The Technical University of Munich (TUM) has been a key partner of the GERDA project (GERmanium Detector Array) for many years. Prof. Stefan Schönert, who heads the TUM research group, is the speaker of the new LEGEND project.

The GERDA experiment achieves extreme levels of sensitivity

GERDA is the first experiment to reach exceptionally low levels of background noise and has now surpassed the half-life sensitivity for decay of 10^26 years. In other words: GERDA proves that the process has a half-life of at least 10^26 years, or 10,000,000,000,000,000 times the age of the Universe.

Physicists know that neutrinos are at least 100,000 times lighter than electrons, the next heaviest particles. What mass they have exactly, however, is still unknown and another important research topic.

In the standard interpretation, the half-life of the neutrinoless double beta decay is related to a special variant of the neutrino mass called the Majorana mass. Based the new GERDA limit and those from other experiments, this mass must be at least a million times smaller than that of an electron, or in the terms of physicists, less than 0.07 to 0.16 eV/c^2 [1].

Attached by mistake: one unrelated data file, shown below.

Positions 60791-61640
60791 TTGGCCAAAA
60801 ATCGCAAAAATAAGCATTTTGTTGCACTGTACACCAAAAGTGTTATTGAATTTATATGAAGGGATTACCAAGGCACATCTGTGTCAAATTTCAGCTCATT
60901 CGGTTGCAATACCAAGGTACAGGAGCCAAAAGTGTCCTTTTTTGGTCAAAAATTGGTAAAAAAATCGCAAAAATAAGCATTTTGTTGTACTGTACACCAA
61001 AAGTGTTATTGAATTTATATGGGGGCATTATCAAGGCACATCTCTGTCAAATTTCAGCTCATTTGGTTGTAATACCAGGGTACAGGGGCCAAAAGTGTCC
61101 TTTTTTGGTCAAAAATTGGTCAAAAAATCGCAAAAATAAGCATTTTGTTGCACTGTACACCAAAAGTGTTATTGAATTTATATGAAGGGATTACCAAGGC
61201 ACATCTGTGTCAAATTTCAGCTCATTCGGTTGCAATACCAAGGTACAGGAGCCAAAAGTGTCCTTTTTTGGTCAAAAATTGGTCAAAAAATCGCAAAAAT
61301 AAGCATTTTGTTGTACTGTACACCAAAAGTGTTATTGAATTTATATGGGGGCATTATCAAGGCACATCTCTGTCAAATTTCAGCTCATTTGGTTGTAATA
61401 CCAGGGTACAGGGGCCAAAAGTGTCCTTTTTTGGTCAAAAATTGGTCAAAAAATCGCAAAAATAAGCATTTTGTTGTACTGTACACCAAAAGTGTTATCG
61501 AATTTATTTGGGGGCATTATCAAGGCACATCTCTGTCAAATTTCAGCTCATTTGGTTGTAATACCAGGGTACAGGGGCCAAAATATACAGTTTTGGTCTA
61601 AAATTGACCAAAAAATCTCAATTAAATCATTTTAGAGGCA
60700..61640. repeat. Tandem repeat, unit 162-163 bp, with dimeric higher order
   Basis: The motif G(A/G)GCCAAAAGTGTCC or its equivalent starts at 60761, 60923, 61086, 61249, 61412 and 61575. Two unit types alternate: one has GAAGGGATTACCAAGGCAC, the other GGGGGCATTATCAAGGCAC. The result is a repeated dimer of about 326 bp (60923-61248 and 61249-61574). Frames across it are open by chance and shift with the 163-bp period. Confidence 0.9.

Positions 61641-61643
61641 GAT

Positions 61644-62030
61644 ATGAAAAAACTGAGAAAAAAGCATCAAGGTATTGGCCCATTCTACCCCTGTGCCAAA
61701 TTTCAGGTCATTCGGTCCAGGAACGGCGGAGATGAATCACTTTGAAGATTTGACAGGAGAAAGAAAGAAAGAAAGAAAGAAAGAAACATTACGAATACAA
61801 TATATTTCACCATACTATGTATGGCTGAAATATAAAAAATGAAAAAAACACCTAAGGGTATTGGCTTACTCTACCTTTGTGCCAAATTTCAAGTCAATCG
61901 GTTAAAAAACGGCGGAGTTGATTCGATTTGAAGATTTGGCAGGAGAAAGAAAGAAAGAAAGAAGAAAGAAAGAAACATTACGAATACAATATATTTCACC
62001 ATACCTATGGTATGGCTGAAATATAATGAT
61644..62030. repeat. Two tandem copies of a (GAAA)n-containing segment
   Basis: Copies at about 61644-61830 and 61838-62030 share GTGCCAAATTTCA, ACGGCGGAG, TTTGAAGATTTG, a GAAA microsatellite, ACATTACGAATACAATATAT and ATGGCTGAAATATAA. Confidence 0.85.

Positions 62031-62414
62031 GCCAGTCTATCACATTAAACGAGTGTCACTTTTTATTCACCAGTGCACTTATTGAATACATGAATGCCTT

Consistent with other experiments

Also other experiments limit the neutrino mass: the Planck mission provides a limit on another variant of the neutrino mass: The sum of the masses of all known neutrino types is less than 0.12 to 0.66 eV/c^2.

The tritium decay experiment KATRIN at the Karlsruhe Institute of Technology (KIT) is set-up to measure the neutrino mass with a sensitivity of about 0.2 eV/c^2 in the coming years. These masses are not directly comparable, but they provide a cross check on the paradigm that neutrinos are Majorana particles. So far, no discrepancy has been observed.

From GERDA to LEGEND